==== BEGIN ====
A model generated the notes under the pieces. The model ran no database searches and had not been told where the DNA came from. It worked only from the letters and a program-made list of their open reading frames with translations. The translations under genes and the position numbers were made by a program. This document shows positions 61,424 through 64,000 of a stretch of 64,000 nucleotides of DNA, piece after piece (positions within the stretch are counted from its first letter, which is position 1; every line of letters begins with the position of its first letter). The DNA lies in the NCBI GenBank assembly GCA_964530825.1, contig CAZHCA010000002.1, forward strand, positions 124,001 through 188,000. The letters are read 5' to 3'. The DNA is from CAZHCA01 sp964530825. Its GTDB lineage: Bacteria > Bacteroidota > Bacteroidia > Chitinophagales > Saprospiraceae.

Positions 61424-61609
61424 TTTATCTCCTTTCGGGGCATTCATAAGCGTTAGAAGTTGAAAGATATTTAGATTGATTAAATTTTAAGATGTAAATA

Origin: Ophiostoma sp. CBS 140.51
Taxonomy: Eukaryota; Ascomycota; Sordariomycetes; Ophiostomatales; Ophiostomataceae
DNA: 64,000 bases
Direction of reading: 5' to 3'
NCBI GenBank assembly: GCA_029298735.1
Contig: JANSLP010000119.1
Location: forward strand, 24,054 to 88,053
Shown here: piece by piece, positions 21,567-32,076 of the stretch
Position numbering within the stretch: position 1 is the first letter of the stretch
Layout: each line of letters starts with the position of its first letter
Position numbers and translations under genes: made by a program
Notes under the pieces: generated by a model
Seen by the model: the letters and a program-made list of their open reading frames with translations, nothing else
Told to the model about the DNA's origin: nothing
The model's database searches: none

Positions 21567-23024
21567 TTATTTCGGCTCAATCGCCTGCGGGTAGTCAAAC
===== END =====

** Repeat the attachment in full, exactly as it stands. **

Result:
A model generated the notes under the pieces. The model ran no database searches and had not been told where the DNA came from. It worked only from the letters and a program-made list of their open reading frames with translations. The translations under genes and the position numbers were made by a program. This document shows positions 61,424 through 64,000 of a stretch of 64,000 nucleotides of DNA, piece after piece (positions within the stretch are counted from its first letter, which is position 1; every line of letters begins with the position of its first letter). The DNA lies in the NCBI GenBank assembly GCA_964530825.1, contig CAZHCA010000002.1, forward strand, positions 124,001 through 188,000. The letters are read 5' to 3'. The DNA is from CAZHCA01 sp964530825. Its GTDB lineage: Bacteria > Bacteroidota > Bacteroidia > Chitinophagales > Saprospiraceae.

Positions 61424-61609
61424 TTTATCTCCTTTCGGGGCATTCATAAGCGTTAGAAGTTGAAAGATATTTAGATTGATTAAATTTTAAGATGTAAATA

Origin: Ophiostoma sp. CBS 140.51
Taxonomy: Eukaryota; Ascomycota; Sordariomycetes; Ophiostomatales; Ophiostomataceae
DNA: 64,000 bases
Direction of reading: 5' to 3'
NCBI GenBank assembly: GCA_029298735.1
Contig: JANSLP010000119.1
Location: forward strand, 24,054 to 88,053
Shown here: piece by piece, positions 21,567-32,076 of the stretch
Position numbering within the stretch: position 1 is the first letter of the stretch
Layout: each line of letters starts with the position of its first letter
Position numbers and translations under genes: made by a program
Notes under the pieces: generated by a model
Seen by the model: the letters and a program-made list of their open reading frames with translations, nothing else
Told to the model about the DNA's origin: nothing
The model's database searches: none

Positions 21567-23024
21567 TTATTTCGGCTCAATCGCCTGCGGGTAGTCAAAC